In advance of the Jan. 28 launch of the ALL ARTS broadcast channel and streaming apps, we would like to introduce our readers to members of our editorial advisory board. Below, an interview with social media maven JiaJia Fei, director of digital at The Jewish Museum.
Name: JiaJia Fei
Title/Organization: Director of Digital, The Jewish Museum
Please describe your work:
As director of digital, my role involves managing every online platform of The Jewish Museum — from TheJewishMuseum.org to social media — to bring greater visibility to our exhibitions, collection and programming.
What excites you about ALL ARTS and what do you hope to contribute as a member of its editorial advisory board?
I am excited to be a part of an organization set out to bring greater access to art for the public, while considering all entry points. I am honored to be a part of such a dynamic board of leaders in their respective fields, and look forward to contributing to the conversation by advocating for technology solutions that can propel accessibility.
What void do you think ALL ARTS can fill in terms of coverage of arts and culture in New York City and beyond?
The art world is in urgent need of more diverse perspectives and meaningful coverage of culture creativity beyond the most-viewed, most-liked superlatives from our age of hype. For the local residents of New York City, we live in one of the most culturally-rich metropolitan areas in the world, yet many still feel alienated or unwelcome in their own neighborhood museums. Covering all aspects of how people experience and consume culture today, and through new voices, can do so much to open up these spaces for all.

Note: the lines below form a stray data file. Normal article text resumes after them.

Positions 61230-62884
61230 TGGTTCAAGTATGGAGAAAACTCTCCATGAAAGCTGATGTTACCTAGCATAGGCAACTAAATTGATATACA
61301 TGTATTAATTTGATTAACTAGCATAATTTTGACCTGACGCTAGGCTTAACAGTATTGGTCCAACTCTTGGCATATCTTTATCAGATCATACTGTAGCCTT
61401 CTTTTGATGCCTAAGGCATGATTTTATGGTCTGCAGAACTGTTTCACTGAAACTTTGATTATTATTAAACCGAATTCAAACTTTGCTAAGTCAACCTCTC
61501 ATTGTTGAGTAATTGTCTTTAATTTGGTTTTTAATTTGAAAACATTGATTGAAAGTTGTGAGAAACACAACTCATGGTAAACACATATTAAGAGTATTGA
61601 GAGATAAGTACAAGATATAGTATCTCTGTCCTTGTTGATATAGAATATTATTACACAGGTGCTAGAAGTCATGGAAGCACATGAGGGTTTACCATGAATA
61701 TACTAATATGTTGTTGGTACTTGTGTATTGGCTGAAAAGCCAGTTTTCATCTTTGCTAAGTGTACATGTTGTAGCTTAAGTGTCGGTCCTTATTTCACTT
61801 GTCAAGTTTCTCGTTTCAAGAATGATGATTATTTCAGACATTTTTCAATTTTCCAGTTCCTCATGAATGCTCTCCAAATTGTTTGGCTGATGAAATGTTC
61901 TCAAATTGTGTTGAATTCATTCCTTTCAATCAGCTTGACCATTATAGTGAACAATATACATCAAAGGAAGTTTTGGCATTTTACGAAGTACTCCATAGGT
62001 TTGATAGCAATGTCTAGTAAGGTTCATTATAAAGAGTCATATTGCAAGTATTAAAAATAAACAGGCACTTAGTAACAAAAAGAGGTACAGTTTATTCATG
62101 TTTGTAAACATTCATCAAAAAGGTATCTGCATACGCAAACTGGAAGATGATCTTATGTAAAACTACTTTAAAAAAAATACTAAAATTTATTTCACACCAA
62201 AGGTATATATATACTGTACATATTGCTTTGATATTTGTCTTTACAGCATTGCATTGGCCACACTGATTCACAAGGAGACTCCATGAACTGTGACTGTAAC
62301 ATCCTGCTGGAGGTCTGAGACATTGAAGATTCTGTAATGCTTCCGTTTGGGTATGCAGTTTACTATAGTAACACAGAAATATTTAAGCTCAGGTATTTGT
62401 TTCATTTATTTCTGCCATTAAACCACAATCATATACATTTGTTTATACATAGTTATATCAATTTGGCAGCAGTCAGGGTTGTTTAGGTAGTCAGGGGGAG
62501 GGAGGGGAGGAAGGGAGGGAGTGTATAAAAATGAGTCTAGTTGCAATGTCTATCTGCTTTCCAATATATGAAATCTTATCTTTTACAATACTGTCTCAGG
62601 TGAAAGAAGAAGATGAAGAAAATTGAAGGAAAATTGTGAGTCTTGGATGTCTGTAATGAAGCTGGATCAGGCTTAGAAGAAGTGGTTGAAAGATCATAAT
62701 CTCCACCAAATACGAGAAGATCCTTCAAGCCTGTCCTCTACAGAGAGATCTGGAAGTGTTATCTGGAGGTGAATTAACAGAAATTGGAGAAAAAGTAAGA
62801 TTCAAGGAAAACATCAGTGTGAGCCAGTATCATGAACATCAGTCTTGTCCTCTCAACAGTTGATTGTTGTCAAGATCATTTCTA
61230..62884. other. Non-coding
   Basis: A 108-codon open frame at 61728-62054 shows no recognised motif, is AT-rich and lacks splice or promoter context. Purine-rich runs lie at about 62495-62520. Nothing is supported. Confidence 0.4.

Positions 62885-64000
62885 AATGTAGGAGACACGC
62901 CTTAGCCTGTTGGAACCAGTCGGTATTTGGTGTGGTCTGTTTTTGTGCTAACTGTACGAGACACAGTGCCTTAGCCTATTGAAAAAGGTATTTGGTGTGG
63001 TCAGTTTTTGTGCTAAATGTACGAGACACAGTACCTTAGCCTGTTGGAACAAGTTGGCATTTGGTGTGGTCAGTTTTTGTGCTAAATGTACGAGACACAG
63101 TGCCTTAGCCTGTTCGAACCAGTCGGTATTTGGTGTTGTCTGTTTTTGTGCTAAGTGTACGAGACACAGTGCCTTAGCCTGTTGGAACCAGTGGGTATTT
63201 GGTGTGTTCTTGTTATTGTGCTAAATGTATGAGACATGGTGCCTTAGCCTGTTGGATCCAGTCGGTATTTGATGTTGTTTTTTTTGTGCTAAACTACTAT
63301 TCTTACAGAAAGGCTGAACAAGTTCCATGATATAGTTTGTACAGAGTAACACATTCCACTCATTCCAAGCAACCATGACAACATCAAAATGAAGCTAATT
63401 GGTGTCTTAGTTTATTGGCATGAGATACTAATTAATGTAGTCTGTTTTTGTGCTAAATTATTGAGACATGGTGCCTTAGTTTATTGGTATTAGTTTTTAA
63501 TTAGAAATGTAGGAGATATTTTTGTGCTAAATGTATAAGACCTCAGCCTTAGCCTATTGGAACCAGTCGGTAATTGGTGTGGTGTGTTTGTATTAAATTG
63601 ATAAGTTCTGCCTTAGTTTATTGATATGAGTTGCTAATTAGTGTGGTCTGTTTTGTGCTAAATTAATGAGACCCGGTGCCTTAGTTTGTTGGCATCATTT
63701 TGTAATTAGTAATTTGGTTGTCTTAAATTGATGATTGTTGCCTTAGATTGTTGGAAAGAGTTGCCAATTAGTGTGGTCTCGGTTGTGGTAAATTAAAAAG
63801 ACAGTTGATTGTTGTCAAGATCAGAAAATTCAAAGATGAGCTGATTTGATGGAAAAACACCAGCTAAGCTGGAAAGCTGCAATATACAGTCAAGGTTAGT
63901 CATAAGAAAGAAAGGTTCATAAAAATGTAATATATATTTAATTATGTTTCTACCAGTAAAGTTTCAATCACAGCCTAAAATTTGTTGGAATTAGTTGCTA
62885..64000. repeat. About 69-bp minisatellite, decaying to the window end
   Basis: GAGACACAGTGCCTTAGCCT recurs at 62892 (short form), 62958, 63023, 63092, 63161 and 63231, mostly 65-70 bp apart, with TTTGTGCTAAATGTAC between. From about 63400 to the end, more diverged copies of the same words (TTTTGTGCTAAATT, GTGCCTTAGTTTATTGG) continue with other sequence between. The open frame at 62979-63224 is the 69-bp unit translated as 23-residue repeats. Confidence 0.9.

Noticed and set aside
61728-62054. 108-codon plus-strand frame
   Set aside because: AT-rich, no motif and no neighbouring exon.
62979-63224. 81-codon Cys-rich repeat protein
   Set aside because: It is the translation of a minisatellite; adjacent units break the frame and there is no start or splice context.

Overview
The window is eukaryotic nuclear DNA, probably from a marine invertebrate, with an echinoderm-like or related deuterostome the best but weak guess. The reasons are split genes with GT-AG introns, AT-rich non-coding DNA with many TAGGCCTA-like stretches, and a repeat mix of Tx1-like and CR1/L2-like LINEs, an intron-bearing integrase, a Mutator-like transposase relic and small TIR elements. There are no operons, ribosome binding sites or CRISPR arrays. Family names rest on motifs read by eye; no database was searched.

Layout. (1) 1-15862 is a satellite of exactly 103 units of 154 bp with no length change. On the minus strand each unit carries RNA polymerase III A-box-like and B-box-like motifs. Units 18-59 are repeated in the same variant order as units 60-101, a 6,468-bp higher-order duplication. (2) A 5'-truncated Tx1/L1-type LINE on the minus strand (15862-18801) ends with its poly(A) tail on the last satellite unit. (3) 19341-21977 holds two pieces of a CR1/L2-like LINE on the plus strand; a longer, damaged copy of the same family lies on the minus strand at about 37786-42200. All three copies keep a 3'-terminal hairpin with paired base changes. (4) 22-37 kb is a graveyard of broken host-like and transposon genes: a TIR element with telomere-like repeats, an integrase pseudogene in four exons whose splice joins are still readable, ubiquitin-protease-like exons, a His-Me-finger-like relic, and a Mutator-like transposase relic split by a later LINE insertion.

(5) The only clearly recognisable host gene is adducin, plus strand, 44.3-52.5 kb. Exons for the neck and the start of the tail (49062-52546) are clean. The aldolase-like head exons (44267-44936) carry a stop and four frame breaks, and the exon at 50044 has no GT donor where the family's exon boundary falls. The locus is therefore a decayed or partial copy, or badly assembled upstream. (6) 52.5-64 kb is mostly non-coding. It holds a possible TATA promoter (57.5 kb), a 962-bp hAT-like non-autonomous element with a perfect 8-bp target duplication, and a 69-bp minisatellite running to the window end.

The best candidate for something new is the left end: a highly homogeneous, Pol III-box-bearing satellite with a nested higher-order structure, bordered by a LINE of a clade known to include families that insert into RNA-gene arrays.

What was your most memorable arts experience?
My most memorable arts experiences are always ones that encourage me to go deeper, sometimes even spiraling into independent research about an artist, movement or era. On a recent trip to Vienna, although I only had an hour to visit the Museum of Applied Arts (MAK), I later spent hours exploring its collection online. I always appreciate when museums consider the new “digital visitor” who may never even have the chance to be there physically, but can still find ways to explore and grasp an understanding of their mission and purpose virtually.
What performance / exhibition / arts event are you most looking forward to in 2019?
In New York, I’m looking forward to the opening of The Shed this spring. At The Jewish Museum, we are presenting an exhibition of immersive contemporary art inspired by the life and work of musician Leonard Cohen. Within the global art world, the Venice Biennale is always my favorite time of year, and the perfect excuse to go back to Venice.
Why is art important in today’s society and where do you see your work fitting into that purpose?
Art is a mirror of our world, and our world is diverse, complex and sometimes even at odds with one another. As someone lucky enough to be exposed to art since a young age, I’ve always questioned why as children we are taught how to read books, but never how to read or look at pictures. By helping to insert more (digital) pictures into the world, and to interpret them, I hope to further the visual literacy of our society.
Is there an upcoming ALL ARTS show that you’re particularly looking forward to?
I’m hoping to expand my appreciation of the arts across more disciplines such as the performing arts, theater and music.
What’s your latest obsession?
Obsessively tidying up my apartment after watching “Tidying up with Marie Kondo” on Netflix.
What are you currently reading?
“Becoming” by Michelle Obama, of course!